Contributor | Devon POV Mason 

The Chicago White Sox have had some great players throughout franchise history, but for some reason, one superstar always flies under the radar. His name is Jermaine Dye and he helped lead the White Sox to the greatest moment in their franchise’s history.

In a city where the Cubs rule, the White Sox won the 2005 World Series with some downright dominant play led by the aforementioned Dye. When I hear folks mention the 2005 White Sox, names like Paul Konerko, AJ Pierzynski and Mark Buehrle are always lauded and with great reason.

But the boss player and most complete package on Ozzie Guillen’s perfectly constructed roster was Dye.


Dye was the World Series MVP during that magical run, but it doesn’t seem like he gets enough credit and appreciation in comparison to some of the other players on that team. Dye wasn’t a subpar player who happened to get hot and turn up in the World Series, as we’ve seen other ballers do in the past.

He was doing big things throughout his entire tenure in Chicago. And never did that show more than in 2005,  as his magnificence carried over into the “Hunt For October.”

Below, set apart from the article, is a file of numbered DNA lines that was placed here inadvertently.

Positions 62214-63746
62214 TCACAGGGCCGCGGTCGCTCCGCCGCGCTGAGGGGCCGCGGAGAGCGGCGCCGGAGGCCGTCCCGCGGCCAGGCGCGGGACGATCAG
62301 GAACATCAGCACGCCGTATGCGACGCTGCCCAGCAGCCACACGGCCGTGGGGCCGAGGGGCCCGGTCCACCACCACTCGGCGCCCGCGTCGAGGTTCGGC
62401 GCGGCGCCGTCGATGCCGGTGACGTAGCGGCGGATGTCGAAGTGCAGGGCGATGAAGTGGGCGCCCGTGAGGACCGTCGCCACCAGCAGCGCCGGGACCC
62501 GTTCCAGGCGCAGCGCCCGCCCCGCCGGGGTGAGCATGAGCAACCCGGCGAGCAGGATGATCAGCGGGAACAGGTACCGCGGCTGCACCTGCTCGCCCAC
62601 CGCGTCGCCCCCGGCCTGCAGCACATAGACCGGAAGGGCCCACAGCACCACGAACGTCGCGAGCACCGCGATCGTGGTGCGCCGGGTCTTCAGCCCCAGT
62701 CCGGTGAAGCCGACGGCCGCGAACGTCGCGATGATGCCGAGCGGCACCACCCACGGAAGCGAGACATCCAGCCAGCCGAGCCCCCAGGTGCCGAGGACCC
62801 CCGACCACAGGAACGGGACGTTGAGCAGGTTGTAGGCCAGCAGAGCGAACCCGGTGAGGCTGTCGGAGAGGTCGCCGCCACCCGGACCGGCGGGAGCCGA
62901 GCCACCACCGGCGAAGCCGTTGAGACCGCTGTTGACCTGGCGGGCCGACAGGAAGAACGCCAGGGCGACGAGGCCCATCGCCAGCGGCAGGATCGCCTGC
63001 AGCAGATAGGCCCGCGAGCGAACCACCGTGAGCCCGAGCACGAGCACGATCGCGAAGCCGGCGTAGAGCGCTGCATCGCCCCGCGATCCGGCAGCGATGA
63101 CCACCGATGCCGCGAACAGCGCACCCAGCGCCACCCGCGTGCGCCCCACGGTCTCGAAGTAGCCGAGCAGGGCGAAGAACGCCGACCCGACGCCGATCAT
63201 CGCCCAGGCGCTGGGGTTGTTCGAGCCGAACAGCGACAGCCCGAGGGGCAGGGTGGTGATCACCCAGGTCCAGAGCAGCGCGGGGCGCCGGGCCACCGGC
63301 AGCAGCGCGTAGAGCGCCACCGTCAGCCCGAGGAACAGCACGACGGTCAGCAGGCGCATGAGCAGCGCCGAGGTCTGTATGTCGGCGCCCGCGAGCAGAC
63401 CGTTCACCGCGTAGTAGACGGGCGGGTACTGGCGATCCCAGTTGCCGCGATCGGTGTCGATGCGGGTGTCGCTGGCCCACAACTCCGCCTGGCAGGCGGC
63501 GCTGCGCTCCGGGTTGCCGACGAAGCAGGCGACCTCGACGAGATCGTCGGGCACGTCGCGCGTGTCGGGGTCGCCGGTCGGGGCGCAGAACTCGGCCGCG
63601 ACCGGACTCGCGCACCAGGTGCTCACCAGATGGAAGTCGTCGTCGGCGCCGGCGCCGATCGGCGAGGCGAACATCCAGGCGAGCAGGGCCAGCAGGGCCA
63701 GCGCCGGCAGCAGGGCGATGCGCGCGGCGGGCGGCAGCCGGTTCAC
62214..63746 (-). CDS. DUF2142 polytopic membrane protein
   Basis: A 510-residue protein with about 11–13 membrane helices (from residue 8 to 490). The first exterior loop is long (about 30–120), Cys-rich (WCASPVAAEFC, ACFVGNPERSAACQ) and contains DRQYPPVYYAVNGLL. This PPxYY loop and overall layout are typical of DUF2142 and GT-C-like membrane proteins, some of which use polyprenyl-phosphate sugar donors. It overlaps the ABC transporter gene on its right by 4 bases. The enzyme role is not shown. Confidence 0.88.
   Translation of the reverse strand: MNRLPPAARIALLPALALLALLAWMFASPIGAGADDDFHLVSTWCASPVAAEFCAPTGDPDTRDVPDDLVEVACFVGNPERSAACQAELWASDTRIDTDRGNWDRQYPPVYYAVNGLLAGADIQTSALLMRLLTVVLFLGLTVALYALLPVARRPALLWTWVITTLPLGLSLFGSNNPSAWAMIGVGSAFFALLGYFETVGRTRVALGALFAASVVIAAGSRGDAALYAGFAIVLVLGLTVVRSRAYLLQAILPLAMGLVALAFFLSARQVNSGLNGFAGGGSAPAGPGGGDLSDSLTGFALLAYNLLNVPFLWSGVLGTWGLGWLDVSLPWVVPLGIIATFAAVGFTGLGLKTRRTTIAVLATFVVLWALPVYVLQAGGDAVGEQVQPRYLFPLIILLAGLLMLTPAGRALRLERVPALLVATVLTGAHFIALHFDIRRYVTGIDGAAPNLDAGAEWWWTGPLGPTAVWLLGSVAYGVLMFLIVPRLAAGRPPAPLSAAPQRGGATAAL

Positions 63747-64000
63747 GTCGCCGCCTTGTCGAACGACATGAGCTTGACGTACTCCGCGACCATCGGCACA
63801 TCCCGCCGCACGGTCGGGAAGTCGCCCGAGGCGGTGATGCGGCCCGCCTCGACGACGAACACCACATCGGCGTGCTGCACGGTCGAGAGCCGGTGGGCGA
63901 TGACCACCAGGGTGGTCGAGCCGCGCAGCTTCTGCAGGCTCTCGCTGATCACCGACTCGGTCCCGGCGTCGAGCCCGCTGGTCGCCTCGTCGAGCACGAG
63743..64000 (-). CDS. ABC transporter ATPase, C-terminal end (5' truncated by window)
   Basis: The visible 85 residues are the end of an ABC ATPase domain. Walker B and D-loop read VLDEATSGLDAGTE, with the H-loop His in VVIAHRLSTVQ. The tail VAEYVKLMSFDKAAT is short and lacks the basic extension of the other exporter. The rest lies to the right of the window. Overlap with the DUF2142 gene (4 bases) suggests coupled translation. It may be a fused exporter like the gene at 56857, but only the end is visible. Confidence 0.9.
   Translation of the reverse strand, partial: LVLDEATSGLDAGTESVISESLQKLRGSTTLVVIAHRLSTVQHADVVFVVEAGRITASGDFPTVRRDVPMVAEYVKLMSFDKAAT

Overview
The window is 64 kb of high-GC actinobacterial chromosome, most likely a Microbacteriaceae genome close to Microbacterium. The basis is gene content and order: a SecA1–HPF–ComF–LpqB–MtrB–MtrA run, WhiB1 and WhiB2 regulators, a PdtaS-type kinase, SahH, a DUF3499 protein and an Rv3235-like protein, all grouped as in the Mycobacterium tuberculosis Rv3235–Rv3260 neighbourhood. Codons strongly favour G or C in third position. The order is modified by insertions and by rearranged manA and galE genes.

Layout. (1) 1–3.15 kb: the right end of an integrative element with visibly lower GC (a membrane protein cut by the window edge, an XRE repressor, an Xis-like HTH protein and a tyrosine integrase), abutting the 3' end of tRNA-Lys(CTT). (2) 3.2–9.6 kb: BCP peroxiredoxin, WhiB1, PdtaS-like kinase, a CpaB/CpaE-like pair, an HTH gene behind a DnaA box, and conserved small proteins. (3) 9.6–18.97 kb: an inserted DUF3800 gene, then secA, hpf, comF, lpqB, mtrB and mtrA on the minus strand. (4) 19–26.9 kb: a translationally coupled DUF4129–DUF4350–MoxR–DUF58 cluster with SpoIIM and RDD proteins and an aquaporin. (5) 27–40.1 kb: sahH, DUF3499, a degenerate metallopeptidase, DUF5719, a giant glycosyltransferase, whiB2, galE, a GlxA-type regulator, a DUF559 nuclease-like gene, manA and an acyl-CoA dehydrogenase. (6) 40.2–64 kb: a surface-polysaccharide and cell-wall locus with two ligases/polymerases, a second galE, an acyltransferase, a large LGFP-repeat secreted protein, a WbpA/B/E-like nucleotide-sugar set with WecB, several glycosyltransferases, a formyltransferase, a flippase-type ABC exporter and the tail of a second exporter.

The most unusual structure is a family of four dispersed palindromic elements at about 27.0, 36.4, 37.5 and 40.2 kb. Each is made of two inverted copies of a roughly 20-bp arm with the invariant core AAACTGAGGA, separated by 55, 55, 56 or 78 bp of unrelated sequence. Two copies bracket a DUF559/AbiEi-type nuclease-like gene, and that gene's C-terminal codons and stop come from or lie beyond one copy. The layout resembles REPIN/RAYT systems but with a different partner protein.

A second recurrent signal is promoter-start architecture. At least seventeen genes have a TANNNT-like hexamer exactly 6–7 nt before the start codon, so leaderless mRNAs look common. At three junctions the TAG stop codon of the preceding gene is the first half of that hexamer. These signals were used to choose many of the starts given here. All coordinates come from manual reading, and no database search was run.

Dye played five seasons for the White Sox and the Black Knight put up All-Star caliber numbers (.278/.344/.525), hitting with power and flashing a web that would make Spider-Man envious. He hit 164 HRs, had 419 RBIs, and scored 419 runs.

He was easily one of the best players in franchise history and dare I say criminally underrated. During that World Series MVP run, he mashed an unreal .438, but that wasn’t the culmination of his greatness.

In 2006 he was all the way up, posting an incredible year with 44 HRs and 120 RBIs, while finishing 5th in the AL MVP voting. Easily the best of his two All-Star seasons with the ChiSox.

Dye was also incredible with other franchises. In fact, not many players post a (WAR) of 20.3 over a 14-year career. He also made impactful stops in Atlanta, Kansas City, and Oakland.



JD hit 325 career HRs, drove in 1072 runs and scored 984 runs. His career slash-line looks like this: .274/.388/.488.

An absolute BEAST.

Let’s give this unheralded superstar his respect. He had a better career than many guys who are currently sitting in Cooperstown. Don’t get it twisted, he was one of the best players of his era and an MLBbro who did damage Black In The Day.

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